When the sternwheeler Multnomah was launched in 1885 it was one of the fastest, and certainly the finest fitted, steamer on the Willamette (Morning Oregonian, 22 May 1885). She was placed on the Portland – Oregon City route, making two trips a day. She later ran routes on the Columbia too, including excursions to Multnomah Falls (The Sunday Oregonian, 1 July 1888).
In 1889 the Multnomah was transferred to Seattle, where, thanks to her formidable speed, she quickly attained the title of “Greyhound of the Sound” (Morning Oregonian, 23 November 1889). She plied the waters of the Sound for the next two decades, but technology advanced and the now not-so-fast wooden ship ultimately came to be a mere hulk engaged in carrying freight between Olympia, Tacoma and Seattle, until the fateful night of October 28, 1911 (Morning Oregonian, 29 October 1911).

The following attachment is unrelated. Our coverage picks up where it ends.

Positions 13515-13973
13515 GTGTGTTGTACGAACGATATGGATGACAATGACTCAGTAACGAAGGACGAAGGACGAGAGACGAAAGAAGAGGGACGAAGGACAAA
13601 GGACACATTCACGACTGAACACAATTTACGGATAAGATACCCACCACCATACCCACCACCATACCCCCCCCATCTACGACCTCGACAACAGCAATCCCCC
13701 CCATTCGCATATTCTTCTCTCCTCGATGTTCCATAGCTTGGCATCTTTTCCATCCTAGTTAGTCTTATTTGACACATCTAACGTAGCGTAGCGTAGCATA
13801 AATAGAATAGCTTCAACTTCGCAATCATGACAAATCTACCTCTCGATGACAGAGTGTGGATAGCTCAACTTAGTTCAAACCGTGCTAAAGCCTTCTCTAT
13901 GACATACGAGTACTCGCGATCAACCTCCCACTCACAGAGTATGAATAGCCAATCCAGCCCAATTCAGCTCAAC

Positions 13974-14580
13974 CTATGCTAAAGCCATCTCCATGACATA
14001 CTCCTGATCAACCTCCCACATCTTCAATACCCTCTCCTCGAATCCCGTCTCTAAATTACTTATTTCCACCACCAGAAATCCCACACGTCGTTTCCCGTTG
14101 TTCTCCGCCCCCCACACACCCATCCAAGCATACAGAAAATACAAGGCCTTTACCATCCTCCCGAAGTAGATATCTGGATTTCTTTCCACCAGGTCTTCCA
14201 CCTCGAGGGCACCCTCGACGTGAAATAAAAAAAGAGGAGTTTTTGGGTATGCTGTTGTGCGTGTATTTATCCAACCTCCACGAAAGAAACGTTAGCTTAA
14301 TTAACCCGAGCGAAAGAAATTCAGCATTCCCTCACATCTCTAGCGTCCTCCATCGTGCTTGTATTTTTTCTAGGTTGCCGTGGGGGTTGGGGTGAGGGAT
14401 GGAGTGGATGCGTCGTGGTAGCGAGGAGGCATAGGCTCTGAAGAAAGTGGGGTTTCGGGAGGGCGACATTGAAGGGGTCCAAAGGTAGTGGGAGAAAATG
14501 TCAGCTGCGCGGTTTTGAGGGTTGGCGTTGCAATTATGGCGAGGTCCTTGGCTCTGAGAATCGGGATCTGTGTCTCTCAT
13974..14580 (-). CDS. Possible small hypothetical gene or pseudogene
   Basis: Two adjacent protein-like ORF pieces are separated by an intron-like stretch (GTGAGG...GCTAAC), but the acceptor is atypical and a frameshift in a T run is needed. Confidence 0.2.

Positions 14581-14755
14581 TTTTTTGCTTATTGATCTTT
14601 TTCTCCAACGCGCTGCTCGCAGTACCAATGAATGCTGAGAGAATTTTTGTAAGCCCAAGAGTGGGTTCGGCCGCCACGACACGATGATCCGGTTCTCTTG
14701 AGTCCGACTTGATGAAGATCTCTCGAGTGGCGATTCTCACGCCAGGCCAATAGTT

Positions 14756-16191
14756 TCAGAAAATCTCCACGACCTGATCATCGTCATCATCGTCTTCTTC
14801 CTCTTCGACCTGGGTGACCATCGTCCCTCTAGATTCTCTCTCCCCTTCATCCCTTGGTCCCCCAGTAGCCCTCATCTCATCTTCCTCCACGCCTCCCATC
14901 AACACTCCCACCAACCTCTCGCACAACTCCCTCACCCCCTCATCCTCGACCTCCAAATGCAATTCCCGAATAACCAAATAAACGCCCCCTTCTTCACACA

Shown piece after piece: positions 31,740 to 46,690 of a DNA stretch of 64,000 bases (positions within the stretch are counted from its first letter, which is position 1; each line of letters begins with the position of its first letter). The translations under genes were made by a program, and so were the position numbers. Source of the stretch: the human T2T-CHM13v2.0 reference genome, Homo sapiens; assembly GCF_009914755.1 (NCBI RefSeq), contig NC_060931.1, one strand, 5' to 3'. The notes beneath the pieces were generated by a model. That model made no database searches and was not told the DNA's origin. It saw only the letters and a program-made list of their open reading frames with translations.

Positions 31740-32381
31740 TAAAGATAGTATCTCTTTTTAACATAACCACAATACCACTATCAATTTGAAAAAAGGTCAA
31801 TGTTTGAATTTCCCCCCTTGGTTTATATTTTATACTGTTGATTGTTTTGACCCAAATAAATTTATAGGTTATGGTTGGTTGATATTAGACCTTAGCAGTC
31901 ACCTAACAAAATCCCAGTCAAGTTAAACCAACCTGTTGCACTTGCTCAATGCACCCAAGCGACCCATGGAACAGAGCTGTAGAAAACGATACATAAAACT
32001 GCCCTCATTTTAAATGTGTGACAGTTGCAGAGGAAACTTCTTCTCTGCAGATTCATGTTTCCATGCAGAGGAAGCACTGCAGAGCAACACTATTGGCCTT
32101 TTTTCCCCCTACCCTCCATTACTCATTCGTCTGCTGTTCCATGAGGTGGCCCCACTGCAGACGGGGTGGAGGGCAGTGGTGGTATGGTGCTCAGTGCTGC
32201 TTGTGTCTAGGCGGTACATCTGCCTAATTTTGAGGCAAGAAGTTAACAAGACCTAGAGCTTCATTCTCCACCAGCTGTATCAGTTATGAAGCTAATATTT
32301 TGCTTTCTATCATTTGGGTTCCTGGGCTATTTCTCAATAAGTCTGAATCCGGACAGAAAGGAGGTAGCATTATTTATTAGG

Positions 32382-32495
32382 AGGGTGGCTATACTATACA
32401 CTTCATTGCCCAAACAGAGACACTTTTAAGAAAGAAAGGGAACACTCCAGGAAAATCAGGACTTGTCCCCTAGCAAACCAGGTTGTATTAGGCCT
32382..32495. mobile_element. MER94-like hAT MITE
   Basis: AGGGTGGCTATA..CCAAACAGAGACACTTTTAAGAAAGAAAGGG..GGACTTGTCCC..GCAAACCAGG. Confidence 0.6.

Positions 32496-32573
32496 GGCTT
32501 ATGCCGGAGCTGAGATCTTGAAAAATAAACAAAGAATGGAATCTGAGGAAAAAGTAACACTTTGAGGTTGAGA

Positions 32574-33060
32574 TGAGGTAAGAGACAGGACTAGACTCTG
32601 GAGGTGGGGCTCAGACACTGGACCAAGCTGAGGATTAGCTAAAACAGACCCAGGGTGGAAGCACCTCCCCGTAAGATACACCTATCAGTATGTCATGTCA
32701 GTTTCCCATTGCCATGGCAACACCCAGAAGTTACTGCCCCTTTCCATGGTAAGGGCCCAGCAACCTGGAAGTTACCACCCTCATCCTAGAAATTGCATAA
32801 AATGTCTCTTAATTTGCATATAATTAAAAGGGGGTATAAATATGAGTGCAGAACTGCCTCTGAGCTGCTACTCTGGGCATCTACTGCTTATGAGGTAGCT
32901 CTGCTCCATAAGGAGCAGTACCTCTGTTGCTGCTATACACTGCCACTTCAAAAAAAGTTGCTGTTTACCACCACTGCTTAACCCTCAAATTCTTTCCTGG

During a dense fog at midnight the steamship Iroquois outbound from Seattle with passengers for Victoria, struck the freight steamer Multnomah, from Tacoma to Seattle, and cut her in two. The Multnomah was sunk in very deep water. All the persons on board were saved. Fifteen head of cattle went down with the Multnomah. The Iroquois proceeded apparently undamaged.
According to dive reports after the accident she lies in 270 feet of water, her freight deck littered with the still tied down skeletons of the drowned farm animals
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